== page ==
Research Foundation News

January 22, 2020

Body heat through flexible fabric could power IoT devices for health monitoring for people, pets, machinery

wearable-power Researchers at Purdue University have created a technology to address the thickness issue for wearable power generation. (Image provided) Download image

WEST LAFAYETTE, Ind. – Wearable electronics and other Internet of Things (IoT) devices are rapidly growing in popularity, but their need for consistent power can place a high burden on users. One recently proposed solution is to generate electricity using heat from the human body, animals or other ambient sources, but typical emerging devices need to be up to an inch thick to harvest maximum results.

Researchers at Purdue University have created a technology to address the thickness issue for wearable power generation. They developed a woven, thermoelectric flexible fabric that is potentially thinner than a millimeter.

“This wearable power generator is well-suited for body or other heat recovery while also offering great mechanical flexibility and comfort,” said Kazuaki Yazawa, a research associate professor at Birck Nanotechnology Center in Purdue’s Discovery Park. “Furthermore, this film-based product is easier to manufacture compared to current manufacturing of thermoelectric modules.”

The flexible thermoelectric generator technology uses a polymer or a variety of yarns woven into a polymer film or fabric sheet with a printable pattern of thermoelectric materials. The generator takes heat from any curved surface it meets and converts it into a small amount of electricity.

Punched holes incorporated with the printed pattern allow an electric insulated thread to pass over between the two sides to properly connect the hot and cold side surfaces. The 3D structure then becomes similar to conventional rigid or solid thermoelectric power generator modules.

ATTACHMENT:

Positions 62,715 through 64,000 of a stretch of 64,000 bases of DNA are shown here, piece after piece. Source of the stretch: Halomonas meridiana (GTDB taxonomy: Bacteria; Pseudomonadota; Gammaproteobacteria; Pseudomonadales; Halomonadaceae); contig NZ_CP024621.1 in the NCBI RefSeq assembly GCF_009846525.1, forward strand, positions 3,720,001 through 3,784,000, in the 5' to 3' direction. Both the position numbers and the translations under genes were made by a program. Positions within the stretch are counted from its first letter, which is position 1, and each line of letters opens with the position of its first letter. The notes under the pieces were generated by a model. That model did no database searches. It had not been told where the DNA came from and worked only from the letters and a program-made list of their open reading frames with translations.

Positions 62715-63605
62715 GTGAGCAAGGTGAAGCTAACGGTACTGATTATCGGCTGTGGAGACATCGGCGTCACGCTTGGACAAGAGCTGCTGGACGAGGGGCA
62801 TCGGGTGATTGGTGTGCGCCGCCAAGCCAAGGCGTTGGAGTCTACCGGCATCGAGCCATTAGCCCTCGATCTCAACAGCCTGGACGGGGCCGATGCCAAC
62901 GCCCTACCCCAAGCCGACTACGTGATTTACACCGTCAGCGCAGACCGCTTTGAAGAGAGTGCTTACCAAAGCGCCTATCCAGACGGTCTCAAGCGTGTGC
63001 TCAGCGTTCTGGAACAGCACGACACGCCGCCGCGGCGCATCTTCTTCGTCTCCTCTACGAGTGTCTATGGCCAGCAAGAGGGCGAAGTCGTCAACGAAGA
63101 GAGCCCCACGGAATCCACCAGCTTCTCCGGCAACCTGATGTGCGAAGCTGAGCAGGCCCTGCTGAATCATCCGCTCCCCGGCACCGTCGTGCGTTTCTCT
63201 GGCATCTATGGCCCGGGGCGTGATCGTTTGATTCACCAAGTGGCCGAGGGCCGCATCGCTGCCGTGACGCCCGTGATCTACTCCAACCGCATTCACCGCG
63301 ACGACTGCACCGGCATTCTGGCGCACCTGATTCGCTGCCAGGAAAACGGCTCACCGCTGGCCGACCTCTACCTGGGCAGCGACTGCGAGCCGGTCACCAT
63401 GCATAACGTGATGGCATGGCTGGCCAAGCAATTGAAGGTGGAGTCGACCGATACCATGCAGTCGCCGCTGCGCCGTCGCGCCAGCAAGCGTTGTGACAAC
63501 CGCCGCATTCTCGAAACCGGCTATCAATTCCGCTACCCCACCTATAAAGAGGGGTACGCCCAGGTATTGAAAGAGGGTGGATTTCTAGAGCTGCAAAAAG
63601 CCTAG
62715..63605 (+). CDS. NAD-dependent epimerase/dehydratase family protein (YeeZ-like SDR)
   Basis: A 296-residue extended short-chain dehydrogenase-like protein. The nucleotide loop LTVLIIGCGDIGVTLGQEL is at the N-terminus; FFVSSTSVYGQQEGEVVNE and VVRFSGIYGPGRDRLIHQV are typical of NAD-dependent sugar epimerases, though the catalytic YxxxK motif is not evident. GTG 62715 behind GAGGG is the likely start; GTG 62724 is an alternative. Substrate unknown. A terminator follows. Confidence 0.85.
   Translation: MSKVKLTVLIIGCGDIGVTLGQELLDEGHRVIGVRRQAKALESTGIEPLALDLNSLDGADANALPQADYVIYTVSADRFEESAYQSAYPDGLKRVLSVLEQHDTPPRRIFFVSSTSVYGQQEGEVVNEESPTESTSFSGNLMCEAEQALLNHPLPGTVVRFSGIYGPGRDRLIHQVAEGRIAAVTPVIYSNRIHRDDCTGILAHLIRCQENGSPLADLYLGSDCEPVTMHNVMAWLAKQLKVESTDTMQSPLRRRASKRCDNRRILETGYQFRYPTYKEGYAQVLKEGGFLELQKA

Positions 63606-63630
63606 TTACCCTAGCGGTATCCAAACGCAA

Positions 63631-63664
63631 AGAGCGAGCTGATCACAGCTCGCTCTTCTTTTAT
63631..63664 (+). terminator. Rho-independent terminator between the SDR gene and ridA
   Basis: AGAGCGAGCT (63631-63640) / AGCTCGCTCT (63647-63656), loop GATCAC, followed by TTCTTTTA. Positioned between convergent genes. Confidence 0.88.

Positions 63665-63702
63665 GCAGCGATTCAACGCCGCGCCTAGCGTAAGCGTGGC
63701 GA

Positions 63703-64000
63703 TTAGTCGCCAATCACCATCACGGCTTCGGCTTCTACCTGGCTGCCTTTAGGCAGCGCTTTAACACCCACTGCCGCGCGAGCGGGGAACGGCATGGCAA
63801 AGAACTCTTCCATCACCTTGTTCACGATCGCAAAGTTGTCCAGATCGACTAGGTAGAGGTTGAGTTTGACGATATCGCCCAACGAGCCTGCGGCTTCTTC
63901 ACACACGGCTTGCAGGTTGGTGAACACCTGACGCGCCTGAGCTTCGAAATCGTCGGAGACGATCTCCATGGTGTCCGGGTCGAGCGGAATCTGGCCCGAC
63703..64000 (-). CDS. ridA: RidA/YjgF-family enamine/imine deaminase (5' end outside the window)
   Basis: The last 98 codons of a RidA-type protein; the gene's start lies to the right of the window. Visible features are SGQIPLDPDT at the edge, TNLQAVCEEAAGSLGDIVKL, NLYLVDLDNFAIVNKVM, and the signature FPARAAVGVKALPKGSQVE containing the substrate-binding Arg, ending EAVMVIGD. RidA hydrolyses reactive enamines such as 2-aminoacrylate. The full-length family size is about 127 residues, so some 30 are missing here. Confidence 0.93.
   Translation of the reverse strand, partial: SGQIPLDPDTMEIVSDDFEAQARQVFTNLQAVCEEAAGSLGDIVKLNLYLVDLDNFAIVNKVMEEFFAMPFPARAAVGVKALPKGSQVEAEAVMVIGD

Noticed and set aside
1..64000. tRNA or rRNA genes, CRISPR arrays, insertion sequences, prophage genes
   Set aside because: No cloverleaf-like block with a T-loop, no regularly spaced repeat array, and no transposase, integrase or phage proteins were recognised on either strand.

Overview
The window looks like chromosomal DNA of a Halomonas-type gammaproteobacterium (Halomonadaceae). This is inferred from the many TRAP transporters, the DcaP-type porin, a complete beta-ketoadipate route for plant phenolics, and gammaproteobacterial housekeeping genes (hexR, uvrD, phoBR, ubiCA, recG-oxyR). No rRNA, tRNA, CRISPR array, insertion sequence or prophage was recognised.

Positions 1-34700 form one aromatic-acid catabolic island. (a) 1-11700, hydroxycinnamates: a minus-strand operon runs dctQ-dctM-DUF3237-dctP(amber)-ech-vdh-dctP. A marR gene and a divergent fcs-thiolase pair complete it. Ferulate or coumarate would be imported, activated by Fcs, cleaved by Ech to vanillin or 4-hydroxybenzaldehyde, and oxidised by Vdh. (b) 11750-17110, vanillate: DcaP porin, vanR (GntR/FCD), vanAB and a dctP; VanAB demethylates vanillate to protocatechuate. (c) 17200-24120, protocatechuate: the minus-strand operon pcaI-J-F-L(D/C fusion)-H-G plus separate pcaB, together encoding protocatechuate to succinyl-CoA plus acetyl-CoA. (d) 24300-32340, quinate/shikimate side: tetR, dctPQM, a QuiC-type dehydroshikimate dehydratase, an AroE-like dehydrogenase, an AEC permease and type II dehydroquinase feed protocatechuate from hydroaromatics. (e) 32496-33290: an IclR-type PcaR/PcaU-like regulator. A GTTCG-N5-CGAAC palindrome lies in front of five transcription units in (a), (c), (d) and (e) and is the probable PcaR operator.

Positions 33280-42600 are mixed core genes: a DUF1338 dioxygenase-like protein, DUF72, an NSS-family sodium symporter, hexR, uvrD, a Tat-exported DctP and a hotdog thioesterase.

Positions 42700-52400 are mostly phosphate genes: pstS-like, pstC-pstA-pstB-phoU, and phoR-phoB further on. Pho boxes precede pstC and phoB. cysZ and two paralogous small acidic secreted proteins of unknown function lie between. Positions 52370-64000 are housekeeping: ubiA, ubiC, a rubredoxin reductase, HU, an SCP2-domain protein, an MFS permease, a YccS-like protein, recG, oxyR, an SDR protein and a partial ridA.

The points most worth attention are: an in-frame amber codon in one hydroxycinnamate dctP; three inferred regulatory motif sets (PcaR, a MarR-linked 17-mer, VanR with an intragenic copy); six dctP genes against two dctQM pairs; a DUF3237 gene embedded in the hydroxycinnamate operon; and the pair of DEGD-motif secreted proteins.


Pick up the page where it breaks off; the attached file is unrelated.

“There are several potential areas of application for this technology for both humans and animals,” Yazawa said. “It can be used for biomonitoring humans or animals, along with applications for industrial machining where the unreachable curved surface can be used for sensing and machine health monitoring.”

The innovators are working with the Purdue Research Foundation Office of Technology Commercialization to patent the technology. They are looking for partners in the creation of prototypes and technology evaluation. For more information on licensing and other opportunities, contact Dipak Narula from OTC at dnarula@prf.org and mention track code 2019-YAZA-68590.

About Purdue Research Foundation Office of Technology Commercialization

The Purdue Research Foundation Office of Technology Commercialization operates one of the most comprehensive technology transfer programs among leading research universities in the U.S. Services provided by this office support the economic development initiatives of Purdue University and benefit the university's academic activities through commercializing, licensing and protecting Purdue intellectual property. The office is managed by the Purdue Research Foundation, which received the 2019 Innovation and Economic Prosperity Universities Award for Place from the Association of Public and Land-grant Universities. The Purdue Research Foundation is a private, nonprofit foundation created to advance the mission of Purdue University. Visit the Office of Technology Commercialization for more information.       

Writer: Chris Adam, 765-588-3341, cladam@prf.org 
Source: Kazuaki Yazawa, kyazawa@purdue.edu

Photo Caption: Researchers at Purdue University have created a technology to address the thickness issue for wearable power generation. (Image provided) https://news.uns.purdue.edu/images/2020/wearable-power.jpg


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